The presidential retreat on Maryland’s Catoctin Mountain may have been established by President Franklin Roosevelt, but it was President Dwight D. Eisenhower who made it a household name.

Eisenhower planned to close the Catoctin compound and divest the government of other "needless luxuries" when he took office in 1953. However, a Justice Department inspection trip to the site led by Attorney General Herbert Brownell so enthralled the AG that he filed a mock "Petition for Executive Clemency" on its behalf. In defense of his "client," Brownell wrote "Petitioner states that she was convicted without a hearing in the White House... and was sentenced to embarrassment, ignominy, and possible transfer or obliteration."

Brownell’s petition and a trip by Ike to the camp in May 1953 changed the hideaway’s fate. The mountaintop retreat would survive with one significant change. While FDR and President Truman called the compound "Shangri-La," Ike re-named it "Camp David" in honor of his grandson David Eisenhower.

The name change rankled Democrats. Representative Michael J. Kirwan of Ohio derisively noted that renaming the camp was the only thing the "Eisenhower Administration accomplished without Democratic help" during the new president’s first year in office. There was talk of the name reverting to "Shangri-La" after Eisenhower’s presidency, but President Kennedy vetoed the idea and Camp David it remained.

Extensive redecorating and building took place at Camp David on Ike’s watch. Picnic tables, an outdoor cooking area, a bomb shelter and a projection booth were added during the remodeling. Perhaps the most prominent new feature was a three-hole golf course modeled after greens at Augusta National and Burning Tree, two of the president’s favorite courses. In addition to golf, Ike also enjoyed oil painting at the expanded retreat.

Ike valued Camp David as a place to relax, but he also conducted official business there. Recuperating from a heart attack in late 1955, Eisenhower held Cabinet meetings and  four meetings of the National Security Council at the camp. In July 1957 he flew to Camp David by helicopter as part of the civil defense exercise "Operation Alert." Ike was the first president to travel to Camp David by chopper. The helicopter cut the commute from Washington, DC, down from two hours to just thirty minutes.

Eisenhower also used Camp David to entertain foreign leaders. Presidents Charles De Gaulle of France, Lopez Mateos of Mexico, and Alberto Lleras of Colombia visited Camp David during the Eisenhower Administration. British Prime Minister Harold Macmillan arrived at the camp in March 1959 to discuss Soviet actions in Berlin. Macmillan was happy to see his old World War II comrade but came to dread the "inconceivably banal" (in his words) nightly movies which were usually westerns Ike had already seen several times.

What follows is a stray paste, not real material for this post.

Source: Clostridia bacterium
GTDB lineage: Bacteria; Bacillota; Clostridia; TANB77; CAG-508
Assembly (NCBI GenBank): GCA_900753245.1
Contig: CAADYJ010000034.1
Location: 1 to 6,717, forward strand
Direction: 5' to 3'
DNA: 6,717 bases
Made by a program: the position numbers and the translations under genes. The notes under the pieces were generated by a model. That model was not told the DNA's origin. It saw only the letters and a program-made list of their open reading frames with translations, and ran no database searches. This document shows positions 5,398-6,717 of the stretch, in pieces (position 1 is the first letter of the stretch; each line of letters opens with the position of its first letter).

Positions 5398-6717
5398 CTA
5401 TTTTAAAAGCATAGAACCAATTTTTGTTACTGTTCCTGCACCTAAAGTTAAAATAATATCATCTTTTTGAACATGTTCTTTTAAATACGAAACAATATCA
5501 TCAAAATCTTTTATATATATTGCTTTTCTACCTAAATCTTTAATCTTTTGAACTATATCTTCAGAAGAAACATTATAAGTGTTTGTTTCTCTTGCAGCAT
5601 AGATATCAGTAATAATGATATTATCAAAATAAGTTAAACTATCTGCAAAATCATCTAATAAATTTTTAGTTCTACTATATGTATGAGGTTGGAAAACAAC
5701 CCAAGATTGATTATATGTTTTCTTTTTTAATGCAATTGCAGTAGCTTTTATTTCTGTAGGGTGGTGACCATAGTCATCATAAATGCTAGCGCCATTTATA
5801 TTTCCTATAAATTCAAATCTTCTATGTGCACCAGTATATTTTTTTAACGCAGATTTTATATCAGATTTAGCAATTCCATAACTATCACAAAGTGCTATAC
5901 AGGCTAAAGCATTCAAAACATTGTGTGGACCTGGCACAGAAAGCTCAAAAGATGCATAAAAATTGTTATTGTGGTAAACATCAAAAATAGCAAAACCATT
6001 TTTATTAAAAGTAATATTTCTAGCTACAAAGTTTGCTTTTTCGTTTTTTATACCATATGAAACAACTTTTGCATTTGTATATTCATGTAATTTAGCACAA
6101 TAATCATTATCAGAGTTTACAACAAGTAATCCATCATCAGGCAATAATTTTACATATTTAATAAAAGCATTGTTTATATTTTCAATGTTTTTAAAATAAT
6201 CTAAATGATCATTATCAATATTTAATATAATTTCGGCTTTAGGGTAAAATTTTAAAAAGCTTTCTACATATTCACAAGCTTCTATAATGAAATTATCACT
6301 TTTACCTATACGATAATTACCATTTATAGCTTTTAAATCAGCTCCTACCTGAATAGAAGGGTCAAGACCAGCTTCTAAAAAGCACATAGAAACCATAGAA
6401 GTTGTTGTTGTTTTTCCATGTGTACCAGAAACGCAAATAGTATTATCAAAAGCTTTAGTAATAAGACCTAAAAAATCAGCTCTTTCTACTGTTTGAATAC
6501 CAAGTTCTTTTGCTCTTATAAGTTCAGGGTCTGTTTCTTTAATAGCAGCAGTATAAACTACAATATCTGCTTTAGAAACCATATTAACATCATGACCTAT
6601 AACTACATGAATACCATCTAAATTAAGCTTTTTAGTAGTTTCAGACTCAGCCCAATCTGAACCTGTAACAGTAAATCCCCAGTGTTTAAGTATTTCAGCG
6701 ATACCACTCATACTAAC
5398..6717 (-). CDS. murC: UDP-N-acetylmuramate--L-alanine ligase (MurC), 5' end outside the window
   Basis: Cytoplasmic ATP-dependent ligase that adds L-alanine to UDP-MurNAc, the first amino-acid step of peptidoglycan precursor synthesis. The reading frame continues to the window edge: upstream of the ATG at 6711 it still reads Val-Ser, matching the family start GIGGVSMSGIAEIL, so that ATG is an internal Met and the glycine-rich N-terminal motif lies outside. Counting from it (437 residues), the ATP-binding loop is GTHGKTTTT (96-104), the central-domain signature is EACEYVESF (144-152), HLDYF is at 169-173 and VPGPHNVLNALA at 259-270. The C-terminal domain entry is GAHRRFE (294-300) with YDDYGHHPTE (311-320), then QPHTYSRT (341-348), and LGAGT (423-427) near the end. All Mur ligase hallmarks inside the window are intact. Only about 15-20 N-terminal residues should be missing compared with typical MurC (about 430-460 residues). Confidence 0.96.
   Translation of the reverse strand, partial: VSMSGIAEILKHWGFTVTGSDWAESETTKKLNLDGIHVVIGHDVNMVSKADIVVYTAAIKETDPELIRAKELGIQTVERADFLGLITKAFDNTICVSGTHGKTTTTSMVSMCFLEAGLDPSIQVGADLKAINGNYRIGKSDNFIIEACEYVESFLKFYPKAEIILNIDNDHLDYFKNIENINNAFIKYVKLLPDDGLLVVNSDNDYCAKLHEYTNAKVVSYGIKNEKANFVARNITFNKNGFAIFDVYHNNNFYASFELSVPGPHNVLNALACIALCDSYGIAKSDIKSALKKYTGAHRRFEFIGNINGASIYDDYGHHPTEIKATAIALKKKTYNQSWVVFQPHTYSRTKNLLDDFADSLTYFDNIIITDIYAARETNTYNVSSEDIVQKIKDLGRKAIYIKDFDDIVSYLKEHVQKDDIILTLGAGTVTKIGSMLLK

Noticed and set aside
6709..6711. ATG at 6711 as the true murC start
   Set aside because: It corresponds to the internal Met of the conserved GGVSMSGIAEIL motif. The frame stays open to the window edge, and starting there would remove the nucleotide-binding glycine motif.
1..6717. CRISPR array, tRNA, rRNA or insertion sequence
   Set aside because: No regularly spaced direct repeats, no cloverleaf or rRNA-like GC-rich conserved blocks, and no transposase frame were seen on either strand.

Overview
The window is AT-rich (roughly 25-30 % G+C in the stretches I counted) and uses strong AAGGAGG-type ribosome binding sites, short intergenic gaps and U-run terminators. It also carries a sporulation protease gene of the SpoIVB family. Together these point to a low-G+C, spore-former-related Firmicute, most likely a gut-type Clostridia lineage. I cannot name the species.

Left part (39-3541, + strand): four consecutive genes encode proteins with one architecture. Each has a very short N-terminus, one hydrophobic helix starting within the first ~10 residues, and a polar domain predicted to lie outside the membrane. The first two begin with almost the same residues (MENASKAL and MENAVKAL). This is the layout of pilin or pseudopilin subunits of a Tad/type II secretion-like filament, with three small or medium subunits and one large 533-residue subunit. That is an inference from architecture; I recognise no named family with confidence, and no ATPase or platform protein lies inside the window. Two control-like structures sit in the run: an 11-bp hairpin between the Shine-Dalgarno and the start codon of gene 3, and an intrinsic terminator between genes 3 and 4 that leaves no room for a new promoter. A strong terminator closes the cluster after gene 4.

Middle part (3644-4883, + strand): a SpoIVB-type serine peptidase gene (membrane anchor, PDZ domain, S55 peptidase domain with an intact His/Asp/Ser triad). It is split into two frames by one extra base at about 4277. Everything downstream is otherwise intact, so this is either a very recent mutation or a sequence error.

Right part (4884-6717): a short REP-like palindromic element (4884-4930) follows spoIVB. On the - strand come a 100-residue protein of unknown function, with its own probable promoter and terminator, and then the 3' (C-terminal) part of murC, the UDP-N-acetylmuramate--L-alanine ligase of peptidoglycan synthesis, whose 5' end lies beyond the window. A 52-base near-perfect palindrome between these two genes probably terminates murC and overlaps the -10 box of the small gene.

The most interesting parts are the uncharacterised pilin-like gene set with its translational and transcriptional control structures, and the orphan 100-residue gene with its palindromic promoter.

Perhaps the most famous head-of-state visit was made by Soviet Premier Nikita Khrushchev in September 1959. Khrushchev was initially suspicious of the meeting site because Camp David was not yet a world renowned weekend and holiday retreat of American presidents. He thought it sounded like a place where "stray dogs were sent to die."

Although Eisenhower thought Khrushchev’s visit accomplished little in terms of improving international relations, a new phrase entered the political lexicon as a result of the meeting: the "Spirit of Camp David." Ike later admitted he wasn't sure what the phrase meant. When asked, he remarked "I must say I have never used it" but surmised that it "must mean simply that it looks like we can talk together without being mutually abusive." The Soviets had their own use for the phrase. They denounced any Western action they disliked as "violating the Spirit of Camp David," a sanction they never applied to their own actions. Whatever the true meaning, the phrase has endured as a useful if contested expression of unofficial diplomatic cooperation tinged with cautious optimism.

Foreign affairs would bring President Eisenhower back to Camp David for a fiftieth and last time in April 1961 when he met President Kennedy there to review the failed Bay of Pigs operation. Eisenhower’s many trips up the mountain, combined with his renaming of the compound and his highly publicized use of it for recreation and official business, helped make "Camp David" synonymous with the modern American presidency and international diplomacy.

Letter, President Eisenhower to friend, Swede Hazlett, regarding presidential retreat name change, July 21, 1953 (page 5 only) [DDE's Papers as President, Name Series, Box 18, Swede Hazlett 1953 (1); NAID #12023027]

Minutes of the 268th Meeting of the National Security Council held at Camp David on December 1, 1955 (page 1 only) [DDE's Papers as President, NSC Series, Box 7, 268th Meeting of NSC; NAID #12023028]

Memo regarding naming of Aspen Lodge, November 17, 1958 [Evan P. Aurand Papers, Box 7, Reading File Oct. 2, 1958 - Nov. 19, 1958; NAID #12023031]

Documents pertaining to President Eisenhower's meeting with British Prime Minister Harold Macmillan at Camp David, March 20-22, 1959 [Beach and Aurand Records, Box 17, Visit by Prime Minister Macmillan, March 19-22, 1959; NAID #12023940]

Documents pertaining to President Eisenhower's meeting with Soviet Premier Nikita Khrushchev at Camp David, September 25-27, 1959 [Beach and Aurand Records, Box 17; NAID #12023941]

Interview transcript mentioning DDE's discussion of the Cuban crisis with President Kennedy at Camp David (Interview of Eisenhower conducted by Capt. A. Ross Wollen for The Pointer, a publication of the Corps of Cadets, West Point, New York) [DDE's Post-Presidential Papers, 1965 Signature File, Box 7, PR-3 Public Relations-3 Interview 11-27-64; NAID #12023937]

Guidebook to Camp David [Neil McElroy Papers, Box 2, Personal Letters 1959 (1); NAID #12023032]